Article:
From the standpoint of content owners, a solution that skips ads during recording is not really different than one that automatically skips during playback, and the latter has been held to be covered by fair use, as that's part of the definition of a personal recording/playback device (i.e. it simply automates the fast forwarding function that all DVRs are capable of) There isn't much point to content owners going after ad skipping during recording, even if they had an airtight case, because the only difference between automated ad skipping during playback and skipping them during recording is saving some hard drive space. The ads aren't getting seen either way, so the content owner would gain nothing if they stopped Plex etc. from skipping ads during recording. Other than maybe the Streisand Effect of making more people aware of it.

Having a playback device present its own ads in the GUI (like the guide or showcase) to the user clearly isn't a violation of copyright - the content owner's content isn't being changed. Running a pre-roll ad that could be incorrectly interpreted by some as part of the content is a different matter. Going even further and inserting ads in the middle of playback would reinforce that perception, though maybe Tivo could get around it by making it clear somehow that it is an ad coming from your Tivo and is not part of the program. For users who don't understand the difference between an ad placed by NBC during an NBC program and a Tivo ad placed at the start of the playback of an NBC program, automatically skipping the content owner's ads during playback AND running a pre-roll ad is tantamount to replacing the content owner's ads with Tivo's. If that was how the courts viewed it, then Tivo's running of pre-roll ads could easily be viewed as a violation of copyright law.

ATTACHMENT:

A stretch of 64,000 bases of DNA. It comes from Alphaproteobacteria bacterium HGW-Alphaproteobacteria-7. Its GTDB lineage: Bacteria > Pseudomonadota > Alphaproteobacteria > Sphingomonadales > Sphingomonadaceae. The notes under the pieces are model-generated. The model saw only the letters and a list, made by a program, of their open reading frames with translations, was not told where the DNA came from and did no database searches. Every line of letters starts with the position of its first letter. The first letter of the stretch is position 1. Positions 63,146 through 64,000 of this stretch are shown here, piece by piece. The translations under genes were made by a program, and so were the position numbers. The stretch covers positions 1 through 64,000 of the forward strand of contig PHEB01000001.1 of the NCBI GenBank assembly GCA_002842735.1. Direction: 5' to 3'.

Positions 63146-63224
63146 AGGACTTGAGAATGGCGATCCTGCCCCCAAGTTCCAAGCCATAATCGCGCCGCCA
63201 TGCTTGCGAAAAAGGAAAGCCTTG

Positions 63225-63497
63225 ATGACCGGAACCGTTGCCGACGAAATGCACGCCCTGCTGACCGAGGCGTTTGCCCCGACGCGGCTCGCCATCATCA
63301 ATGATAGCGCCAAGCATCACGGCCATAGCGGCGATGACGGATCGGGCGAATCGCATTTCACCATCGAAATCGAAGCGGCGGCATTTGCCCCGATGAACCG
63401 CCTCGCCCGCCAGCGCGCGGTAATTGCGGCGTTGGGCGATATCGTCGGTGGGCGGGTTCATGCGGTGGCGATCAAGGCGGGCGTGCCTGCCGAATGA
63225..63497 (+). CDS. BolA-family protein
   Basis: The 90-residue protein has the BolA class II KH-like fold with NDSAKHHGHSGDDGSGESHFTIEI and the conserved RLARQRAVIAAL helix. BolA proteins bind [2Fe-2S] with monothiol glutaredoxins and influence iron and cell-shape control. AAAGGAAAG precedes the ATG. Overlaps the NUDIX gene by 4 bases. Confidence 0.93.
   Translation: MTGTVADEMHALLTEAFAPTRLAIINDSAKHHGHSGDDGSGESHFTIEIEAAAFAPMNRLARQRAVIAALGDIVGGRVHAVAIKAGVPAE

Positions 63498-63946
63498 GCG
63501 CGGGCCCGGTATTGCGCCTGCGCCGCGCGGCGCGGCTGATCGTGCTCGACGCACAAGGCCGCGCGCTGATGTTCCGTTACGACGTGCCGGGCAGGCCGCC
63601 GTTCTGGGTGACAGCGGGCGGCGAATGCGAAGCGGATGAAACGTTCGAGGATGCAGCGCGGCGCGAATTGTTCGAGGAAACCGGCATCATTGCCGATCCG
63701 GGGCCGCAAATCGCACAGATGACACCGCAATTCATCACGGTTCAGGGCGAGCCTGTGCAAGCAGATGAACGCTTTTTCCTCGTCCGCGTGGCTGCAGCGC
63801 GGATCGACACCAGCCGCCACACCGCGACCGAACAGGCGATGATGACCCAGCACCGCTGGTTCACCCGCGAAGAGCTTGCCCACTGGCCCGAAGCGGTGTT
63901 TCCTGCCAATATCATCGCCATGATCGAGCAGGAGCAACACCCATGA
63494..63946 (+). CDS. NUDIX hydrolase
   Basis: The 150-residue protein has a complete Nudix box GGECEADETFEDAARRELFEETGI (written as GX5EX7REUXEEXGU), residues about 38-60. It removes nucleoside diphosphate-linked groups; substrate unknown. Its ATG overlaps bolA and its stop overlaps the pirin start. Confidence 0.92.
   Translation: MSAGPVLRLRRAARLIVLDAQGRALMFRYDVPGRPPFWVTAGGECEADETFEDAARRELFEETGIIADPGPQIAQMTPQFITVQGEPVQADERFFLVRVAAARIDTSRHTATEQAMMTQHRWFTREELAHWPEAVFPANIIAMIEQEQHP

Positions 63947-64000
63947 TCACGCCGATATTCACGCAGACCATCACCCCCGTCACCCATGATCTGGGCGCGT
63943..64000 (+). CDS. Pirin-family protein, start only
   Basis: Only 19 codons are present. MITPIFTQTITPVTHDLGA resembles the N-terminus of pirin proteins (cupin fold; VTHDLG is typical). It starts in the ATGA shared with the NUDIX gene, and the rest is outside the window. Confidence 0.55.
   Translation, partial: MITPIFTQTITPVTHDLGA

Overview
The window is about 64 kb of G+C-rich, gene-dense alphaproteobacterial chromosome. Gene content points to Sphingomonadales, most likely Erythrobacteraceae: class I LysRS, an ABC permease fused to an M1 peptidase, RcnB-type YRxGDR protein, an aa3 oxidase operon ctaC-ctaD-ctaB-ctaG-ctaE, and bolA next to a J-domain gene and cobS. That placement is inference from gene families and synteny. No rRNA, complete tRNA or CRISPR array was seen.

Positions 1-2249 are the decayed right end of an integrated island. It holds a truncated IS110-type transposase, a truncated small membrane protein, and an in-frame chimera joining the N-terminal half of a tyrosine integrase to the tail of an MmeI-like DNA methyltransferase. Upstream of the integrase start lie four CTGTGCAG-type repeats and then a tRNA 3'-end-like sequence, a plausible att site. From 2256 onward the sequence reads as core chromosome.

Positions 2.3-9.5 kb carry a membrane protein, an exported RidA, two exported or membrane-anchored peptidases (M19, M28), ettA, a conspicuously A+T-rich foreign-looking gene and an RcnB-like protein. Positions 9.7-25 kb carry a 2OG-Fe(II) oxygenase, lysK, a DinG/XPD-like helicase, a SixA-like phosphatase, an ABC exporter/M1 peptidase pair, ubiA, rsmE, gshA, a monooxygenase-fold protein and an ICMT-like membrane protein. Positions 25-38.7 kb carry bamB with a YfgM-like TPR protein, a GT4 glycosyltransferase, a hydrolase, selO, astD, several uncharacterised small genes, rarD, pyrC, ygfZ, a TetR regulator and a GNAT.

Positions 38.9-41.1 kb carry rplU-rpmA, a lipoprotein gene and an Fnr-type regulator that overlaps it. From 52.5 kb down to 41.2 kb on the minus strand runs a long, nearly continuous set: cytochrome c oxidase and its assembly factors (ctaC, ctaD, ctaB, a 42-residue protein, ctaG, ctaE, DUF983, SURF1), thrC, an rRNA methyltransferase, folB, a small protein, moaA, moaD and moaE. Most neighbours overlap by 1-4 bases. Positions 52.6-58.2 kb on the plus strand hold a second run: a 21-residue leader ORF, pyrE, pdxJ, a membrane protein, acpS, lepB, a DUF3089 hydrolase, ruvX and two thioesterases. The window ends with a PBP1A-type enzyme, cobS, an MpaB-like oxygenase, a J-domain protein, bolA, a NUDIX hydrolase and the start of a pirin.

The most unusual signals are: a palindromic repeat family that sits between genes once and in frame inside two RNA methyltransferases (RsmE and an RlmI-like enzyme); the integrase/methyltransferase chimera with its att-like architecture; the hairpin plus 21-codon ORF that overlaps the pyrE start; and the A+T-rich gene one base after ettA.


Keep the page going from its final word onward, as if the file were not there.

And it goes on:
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Ugh ads in the guide? That was like my first Comcast DVR ten years ago. No wonder Live Guide is dead, prolly not enough real estate on screen for ads.
Live Guide is 90% of the reason I stuck with TE3 and never "upgraded" to TE4. When I heard that it was not supported in TE4 I figured it was just because too few people were using it, never considered the reason could be that they were going to sell out the Tivo experience. But I knew then I'd never even bother looking at Hydra. Why check out something I will never use?

If they can't find a way to pollute the Live Guide with ads, that makes it all the better as far as I'm concerned! I despise the traditional grid guide, even when it is like Tivo's and is (for the moment at least) ad free. Looking at the guide on a cable provider's DVR is painful for me because not only do I hate the format itself, but you can see only 2 or 3 channels per screen due to the ads taking up so much space.
 

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imo, afaik, feels like to me, *exceptions, ~aprox
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haven't seen it yet on Roamio Plus with TE4.

i'm not sure it would be a big deal for me since you can skip them from what I'm reading, they are 15 seconds long and i'm often getting settled when I start a show.